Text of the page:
The key to cultivation of classical music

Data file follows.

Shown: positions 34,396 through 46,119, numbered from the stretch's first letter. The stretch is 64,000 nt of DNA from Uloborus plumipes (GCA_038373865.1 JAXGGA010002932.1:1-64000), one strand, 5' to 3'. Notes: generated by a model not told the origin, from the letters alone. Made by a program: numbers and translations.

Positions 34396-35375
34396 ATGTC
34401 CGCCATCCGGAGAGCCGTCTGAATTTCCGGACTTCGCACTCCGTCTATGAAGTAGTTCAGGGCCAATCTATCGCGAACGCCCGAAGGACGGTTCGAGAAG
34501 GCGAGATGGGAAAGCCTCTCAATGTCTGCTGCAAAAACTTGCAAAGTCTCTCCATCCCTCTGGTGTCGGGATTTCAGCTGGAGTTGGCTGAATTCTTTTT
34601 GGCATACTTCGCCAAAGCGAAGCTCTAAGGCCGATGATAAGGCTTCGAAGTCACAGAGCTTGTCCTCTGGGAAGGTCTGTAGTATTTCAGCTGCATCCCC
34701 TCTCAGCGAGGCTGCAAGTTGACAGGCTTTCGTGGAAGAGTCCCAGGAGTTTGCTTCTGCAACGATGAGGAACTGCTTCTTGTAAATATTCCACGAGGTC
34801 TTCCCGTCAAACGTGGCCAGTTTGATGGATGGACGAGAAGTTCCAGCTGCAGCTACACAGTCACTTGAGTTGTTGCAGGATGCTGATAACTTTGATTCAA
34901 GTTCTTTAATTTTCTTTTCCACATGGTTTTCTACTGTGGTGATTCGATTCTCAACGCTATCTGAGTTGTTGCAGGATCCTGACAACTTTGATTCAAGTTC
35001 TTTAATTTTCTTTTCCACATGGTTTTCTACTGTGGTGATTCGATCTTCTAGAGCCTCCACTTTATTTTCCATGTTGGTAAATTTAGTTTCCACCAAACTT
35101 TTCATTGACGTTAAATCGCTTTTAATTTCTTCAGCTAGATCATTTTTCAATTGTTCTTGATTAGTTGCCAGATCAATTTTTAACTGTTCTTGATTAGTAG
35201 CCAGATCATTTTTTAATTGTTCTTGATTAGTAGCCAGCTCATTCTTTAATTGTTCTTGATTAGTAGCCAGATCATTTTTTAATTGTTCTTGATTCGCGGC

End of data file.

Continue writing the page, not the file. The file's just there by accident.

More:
A year ago when I visited Bangkok, I went to listen to the great “Das Lied von der Erde” by Gustav Mahler, performed by Thailand Philharmonic Orchestra. I was surprised by the orchestra’s very high level, in a country which apparently doesn’t have any tradition of classical music. This time when I went to listen Mahler’s 9th symphony under Italian conductor Alfonso Scarano on February 13, 2016. I was afraid that the previous year, the orchestra’s 10th anniversary, was a peak year which would be followed by a downfall, but happily, I was mistaken. The performance was excellent. The concert, began, as customary with the Thai royal anthem followed by traditional Thai music. It was immediately obvious that the conductor and the orchestra took this part very seriously and not just because they have to. This piece of Thai music is based on the traditional Chicken Dance and is very light and pleasing. It is traditional Thai music in a Western costume, that was enriched by a beautiful orchestration. Then came the turn of a new piece, “Seismic Waves”, a Concerto for flute and orchestra by the Thai composer, Narong Prangcharoen, who is the orchestra’s resident composer. The brilliant playing of the soloist Massimo Mercelli, a famous Italian flute player, who once also performed in Jerusalem, emphasized the virtuoso style of the Concerto, which successfully combines elements of traditional Thai music with modern Western composing. The piece was received enthusiastically by the audience. It is worth noting that the successful and dogged policy of the orchestra’s founder to promote traditional national art not at the expense of great composers like Beethoven or Mahler or even to present the folk music as one of equal importance to classical music, but just to give each category its proper place. So the orchestra’s real test was of course Mahler’s Ninth Symphony. This music requires the orchestra and the conductor to not only have a very high technical level, but emotional maturity as well. Mahler was superstitious and was afraid that the 9th symphony would be his last, just like Beethoven’s, Schubert’s and Bruckner’s, whom he loved very much. That is why he called the great oeuvre, which he wrote after the 8th symphony, ‘Das Lied von der Erde” and not ‘the 9th symphony’, just like Jews give a new name to a sick child to ward off the angel of death. Then the angel of death probably smiled and said; ‘o.k. Mahler, next time.’ He probably realized that Mahler had no choice, but to write the 9th symphony. Mahler wrote it when he already had a fatal heart disease, as if he was in the next world already. I played this symphony many times and I know it well, so I wondered how an orchestra completed with such young musicians, could understand the music which was written while waiting for impending death by someone who said about himself: “I am a person whose homeland was denied me three times: as a Czech among the Austrians, as an Austrian among the Germans and as a Jew all over the world.” But Alfonso Scarano and Thailand’s Philharmonic made it perfectly. Everything sounded right, the pain, the feeling of approaching tragedy, as well as making peace with it. It was as if the orchestra plunged into the soul of the Jewish composer on his deathbed. Scarano didn’t go out of his way – he used restricted hand movements. He totally controlled the orchestra but it seemed like the orchestra members love and understand him completely. I know from an experience of many years that when the conductor’s interpretation isn’t convincing, no manual technique will do. The orchestra won’t be focused or will simply be indifferent. In this case it was obvious that the players understood him perfectly and with him, gave the music their soul. The musicians respected status to understand better how they built such a high level orchestra in South East Asia, I talked again with the orchestra’s artistic director and founder, Dr. Sugree, who is also Dean of College of Music, Mahidol University. I asked him specific questions right away, about the orchestra’s budget, the policy of recruiting the musicians and how to decide what the orchestra’s program will be, because it is admirable, to say the least. This season there are 30 programs, among them not less than 5 symphonies of Mahler’s, 2 Brahms’ symphonies, “The Rite of Spring”, “The Fire Bird” and “Pulcinella” by Stravinsky, Bartok’s Concerto for an orchestra and many other very complicated works of music! But that is not all. Dr. Sugree, who used to be a saxophone player, really loves wind instruments, and in the current program are no less than 8 Concertos for different wind instruments and orchestra and above all, 9 premiers of new compositions. He definitely doesn’t aim just to please the audience, isn’t finding the easy way out and isn’t afraid of any challenge and it is all worthwhile. This policy helps him recruit very good conductors and soloists. Prominent among them is Alfonso Scarano. Although Scarano is not the Chief conductor or even a Principal Guest conductor, he conducts more prestigious programs, then anyone else. For example, this season he conducts Stravinsky and 3 out of 5 of Mahler’s symphonies. I attended one of his rehearsals and I can testify that his demands from the orchestra are uncompromising. His strictness not only doesn’t prevent him from gaining the musicians’ fondness, but also increases their motivation, and, as noted earlier, it’s worthwhile (…) I noticed that compared to last year there are less foreign musicians and more Young Thais took their place. That means that College of Music, Mahidol University, headed by Prof. Sugree, provides high level musicians. For example, when the excellent Latvian violinist Inga Causa who last year was the principal of the second violin group, took the place of the Concertmaster, who left the orchestra, a very young Thai violinist Kamolmas Charoensook took her place, and lead the second violin section very successfully. Most of the orchestra’s musicians, especially string players, are very young, and they’ll likely remain in the orchestra for many years. When I asked Dr. Sugree where new graduates from the College will find jobs, he said that the best will find their place in playing and teaching, and the demand for musicians in South East Asia is high, so the young musicians will have plenty of work. As a matter of fact, soon, the indefatigable Dr Sugree will open an Orchestral Academy in Pattaya City, near Bangkok. If we add that Thailand Philharmonic Orchestra appears in a fancy auditorium with over 2,000 seats, built with Dr. Sugree’s initiative, it can be said for certain that his project – putting Thailand on the international map of classical music – succeeded beyond the wildest imagination. Eventually the key to success is very simple: he convinced the decision makers and rich people that this huge thing, High Culture, is done by limited number of people,and will relatively cost very little. Daniel Fradkin